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What’s your favorite holiday?

In his New Day diary yesterday, Dragon5616 got the ball rolling about Christmas, so-called "Blue Christmases" in particular. Right around this time every year, even without external prompts like this, I remember that if I do have a favorite holiday, it is not Christmas.

Oh, I’ve had some good Christmases in the mix, and at this point I’ve reached a truce with the whole production. But there have been some notable downers. I mentioned one in Dragon’s diary: the Christmas I was 14, when my mother’s brothers came to blows over something unbelievably small. I think that event was a direct cause of the general chill that came over the extended family on my mother’s side, which at this point, forty years on, is not going to end.

Then there was the Christmas that my sister decided I wasn’t welcome to attend festivities at her house, if I brought my girlfriend along. So we stayed home and had a lovely holiday with other family outlaws. (I will add the important information that my sister did thaw, pretty quickly, and her attitude became far more welcoming.)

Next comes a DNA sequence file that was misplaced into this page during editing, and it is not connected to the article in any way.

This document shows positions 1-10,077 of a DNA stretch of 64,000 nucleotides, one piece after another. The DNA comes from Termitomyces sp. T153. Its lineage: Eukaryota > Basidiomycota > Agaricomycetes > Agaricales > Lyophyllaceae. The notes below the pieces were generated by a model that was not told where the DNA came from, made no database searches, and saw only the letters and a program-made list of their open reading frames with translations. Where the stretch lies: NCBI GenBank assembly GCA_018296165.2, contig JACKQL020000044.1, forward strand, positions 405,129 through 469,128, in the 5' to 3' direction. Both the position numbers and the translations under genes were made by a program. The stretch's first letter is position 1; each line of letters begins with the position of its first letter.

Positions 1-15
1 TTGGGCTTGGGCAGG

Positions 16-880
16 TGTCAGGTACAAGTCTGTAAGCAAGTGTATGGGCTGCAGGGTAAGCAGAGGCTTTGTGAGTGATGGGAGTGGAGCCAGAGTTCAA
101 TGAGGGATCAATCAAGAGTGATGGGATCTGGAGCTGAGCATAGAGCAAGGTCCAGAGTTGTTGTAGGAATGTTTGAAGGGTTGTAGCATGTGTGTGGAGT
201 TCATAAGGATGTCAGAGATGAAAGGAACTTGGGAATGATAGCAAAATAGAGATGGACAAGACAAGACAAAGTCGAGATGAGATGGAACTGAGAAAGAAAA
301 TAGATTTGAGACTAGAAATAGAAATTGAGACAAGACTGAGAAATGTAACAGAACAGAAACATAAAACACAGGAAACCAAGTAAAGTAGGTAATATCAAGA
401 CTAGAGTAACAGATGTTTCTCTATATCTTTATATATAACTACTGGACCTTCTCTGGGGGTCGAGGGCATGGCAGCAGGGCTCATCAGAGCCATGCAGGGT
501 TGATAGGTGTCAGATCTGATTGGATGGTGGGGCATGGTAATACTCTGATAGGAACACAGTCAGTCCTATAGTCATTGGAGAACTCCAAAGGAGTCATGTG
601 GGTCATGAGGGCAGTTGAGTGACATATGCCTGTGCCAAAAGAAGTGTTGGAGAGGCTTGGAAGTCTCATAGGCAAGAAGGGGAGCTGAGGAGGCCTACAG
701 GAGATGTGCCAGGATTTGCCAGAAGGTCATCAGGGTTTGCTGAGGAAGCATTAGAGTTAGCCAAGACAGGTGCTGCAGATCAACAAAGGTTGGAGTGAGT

But there have been good ones, too, along the way. I remember one such holiday, over 20 years ago now, when my parents and my immediate family got together at my brother and sister-in-law’s for Christmas Eve, and all had a wonderful time. It snowed that evening, and as we were leaving, the four kids present had some impromptu sledding on the front lawn. Lovely.  However, I think that was the year before all of us sibs got divorced, one way or another, and after that all bets have been off in terms of large family gatherings at this season.

My routine has settled down, too, from the way it was a few years ago, when between Christmas Eve and Christmas Day I would cover 200 miles driving between my parents’ house and the houses of my exes. That was no fun. One year I came home listening to Frank Sinatra singing, “One For My Baby—and One More for the Road,” which suited my mood perfectly.